Saving money in the Netherlands: 5 Ways to Save Money Like the Dutch

The Dutch are quite famous for being frugal or should I say stingy? They are the pros at saving money in the Netherlands. There is after all that famous English saying “going Dutch” : <<a term that indicates that each person participating in a group activity pays for themself, rather than any person paying for anyone else, particularly in a restaurant bill. It is also called Dutch dateDutch treat and doing Dutch. There are two possible senses—each person paying their own expenses, or the entire bill being split (divided evenly) between all participants. In strict usage, “Going Dutch” refers to the former, paying one’s own expenses, and the latter is referred to as “splitting the bill”, but in casual usage these may both be referred to as “going Dutch”.

Saving money in the Netherlands

So how do you save like a Dutch person? Well, I for one have become obsessed with getting the best deals, buying everything in discount and collecting coupons. It’s like a sport. I get a thrill of buying stuff (that we would normally buy anyway, like detergent, toothpaste or bread) at half of its price. It reminds me of Lily Allen’s: ‘Nan you’re a window shopper’ (“You only buy the paper to cut out the coupons, You’re saving 50p but what do you want with tampons”).

1) Sign in to all the fidelity cards and programs

Saving money in the Netherlands? This isa pro tip! Albert Heijn, Etos, Hema, Kruidvat, Holland & Barret and most other shops have regular offers and discounts and they distribute flyers and pamphlets where you can study the weekly discounts. Then there is of course the ALDI, Lidl, Action, Zeeman, So Low and Xenos where you can often find very cheap items. If you buy in bulk and set a reserve you can easily save quite a few Euros. I love when huge boxes of baby wipes go on sale (and I am seriously considering switching to washable ones, but that’s just me derailing).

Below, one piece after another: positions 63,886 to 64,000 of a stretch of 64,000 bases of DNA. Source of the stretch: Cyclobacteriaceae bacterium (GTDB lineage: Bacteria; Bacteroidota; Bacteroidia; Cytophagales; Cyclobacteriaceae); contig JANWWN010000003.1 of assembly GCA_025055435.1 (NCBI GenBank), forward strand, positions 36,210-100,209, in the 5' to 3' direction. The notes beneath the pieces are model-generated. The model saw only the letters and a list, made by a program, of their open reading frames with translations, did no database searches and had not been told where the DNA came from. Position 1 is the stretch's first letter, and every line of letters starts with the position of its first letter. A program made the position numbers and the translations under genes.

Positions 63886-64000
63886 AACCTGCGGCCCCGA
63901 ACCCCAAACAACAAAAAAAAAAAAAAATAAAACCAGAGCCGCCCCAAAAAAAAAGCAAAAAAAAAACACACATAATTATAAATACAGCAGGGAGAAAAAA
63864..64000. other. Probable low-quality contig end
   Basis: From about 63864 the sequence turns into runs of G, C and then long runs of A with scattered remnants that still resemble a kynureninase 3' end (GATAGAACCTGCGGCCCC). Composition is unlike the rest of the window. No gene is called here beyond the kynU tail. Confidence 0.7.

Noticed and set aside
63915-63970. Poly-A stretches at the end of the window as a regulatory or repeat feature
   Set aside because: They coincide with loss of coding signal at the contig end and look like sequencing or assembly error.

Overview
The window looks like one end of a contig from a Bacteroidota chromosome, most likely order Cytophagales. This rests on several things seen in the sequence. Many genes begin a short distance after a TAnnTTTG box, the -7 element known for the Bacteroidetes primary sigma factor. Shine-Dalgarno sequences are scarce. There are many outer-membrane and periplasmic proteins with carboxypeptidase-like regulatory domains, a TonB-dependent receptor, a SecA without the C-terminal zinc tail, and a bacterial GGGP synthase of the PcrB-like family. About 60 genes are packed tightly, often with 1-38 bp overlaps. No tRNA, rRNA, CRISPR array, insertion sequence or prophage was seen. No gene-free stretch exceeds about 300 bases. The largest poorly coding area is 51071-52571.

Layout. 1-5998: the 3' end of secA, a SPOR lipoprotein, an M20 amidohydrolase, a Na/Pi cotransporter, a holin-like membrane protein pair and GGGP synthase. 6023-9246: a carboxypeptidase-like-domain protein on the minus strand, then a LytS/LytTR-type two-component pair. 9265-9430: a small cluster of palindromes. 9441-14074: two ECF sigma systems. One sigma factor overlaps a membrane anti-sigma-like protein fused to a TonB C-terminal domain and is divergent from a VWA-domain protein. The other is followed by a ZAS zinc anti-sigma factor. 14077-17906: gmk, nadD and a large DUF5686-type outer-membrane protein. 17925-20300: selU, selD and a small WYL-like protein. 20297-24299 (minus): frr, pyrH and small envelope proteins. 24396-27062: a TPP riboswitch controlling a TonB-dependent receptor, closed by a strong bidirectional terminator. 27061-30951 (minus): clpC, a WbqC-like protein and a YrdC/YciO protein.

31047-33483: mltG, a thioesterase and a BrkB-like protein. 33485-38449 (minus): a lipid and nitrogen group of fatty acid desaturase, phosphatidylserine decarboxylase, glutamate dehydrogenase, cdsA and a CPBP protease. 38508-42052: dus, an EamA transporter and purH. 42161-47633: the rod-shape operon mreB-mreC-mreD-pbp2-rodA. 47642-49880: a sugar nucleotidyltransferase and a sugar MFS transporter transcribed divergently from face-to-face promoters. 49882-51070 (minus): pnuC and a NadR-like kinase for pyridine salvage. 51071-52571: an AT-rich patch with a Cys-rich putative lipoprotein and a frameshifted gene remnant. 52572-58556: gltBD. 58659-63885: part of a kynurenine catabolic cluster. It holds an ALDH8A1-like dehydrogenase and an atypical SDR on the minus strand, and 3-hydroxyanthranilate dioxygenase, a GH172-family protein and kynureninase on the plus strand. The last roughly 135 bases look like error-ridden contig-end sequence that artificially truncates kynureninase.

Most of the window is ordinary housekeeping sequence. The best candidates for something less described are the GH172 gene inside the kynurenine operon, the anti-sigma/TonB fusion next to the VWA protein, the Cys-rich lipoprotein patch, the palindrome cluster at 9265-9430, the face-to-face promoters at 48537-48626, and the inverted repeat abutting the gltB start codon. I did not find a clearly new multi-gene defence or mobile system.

2) Buy local and seasonal products

Go to the market! The market in the Hague is a colourful and vibrant open market, and it’s actually the biggest open market in Europe.

In the same line, favor local shops: go to your neighborhood butcher, fruit shop, bakery. I am not sure this is always cheaper, but I often find deals, and the products you get are higher quality. This also goes for cheese, chicken, etc… If you are lucky to live near farms you can get your eggs and fruits close by directly from the producers. You can also participate in community-led urban farming, for example Den Haag in Transitie who also organizes regular dinners every Thursday at 19:00 (the initiative is called The conscious kitchen and it has the objective of minimizing waste and facilitating community meetings). There is also okakiben: a platform where you can buy and sell homemade food from your local community, in the same conscious effort to promote community buidling, knowing your neighbours and avoiding waste.

3) Use budgeting apps

Most banks now have budgeting applications that can help you categorize your expenses. This is an obvious one, but knowing where the money is going and setting limits to reach your goals is key. Taking the cash out for a determined category (eg: groceries / week) and making it work would ensure you don’t spend more than you want to. I have also heard great things about You need a budget (YNAB) , even the New York times recommends it.

4) Buy everything second-hand!

The ultimate Dutch tip: buy everything second-hand, from bikes to strollers to washing machines. For this, marktplaats is a great place to buy and sell used goods, but nowadays there are also plenty of Facebook groups dedicated to this purpose. Most neighborhoods also have a “kringloop” or second-hand shops, where you can find all kinds of things at good prices.

5) Make your lunch

Make your own lunch and if you usually get coffee get a reusable bamboo coffee cup. Not only will you be helping the environment, but some places like the Kiosk (at most train stations) will give you a 50 cent discount for bringing your own cup. If you get coffee everyday, with 18 coffees (so, in less than a month) you’ve broken even and you could actually start “making money”.

Do you have any tips for saving money in the Netherlands? Let us know in the comments!

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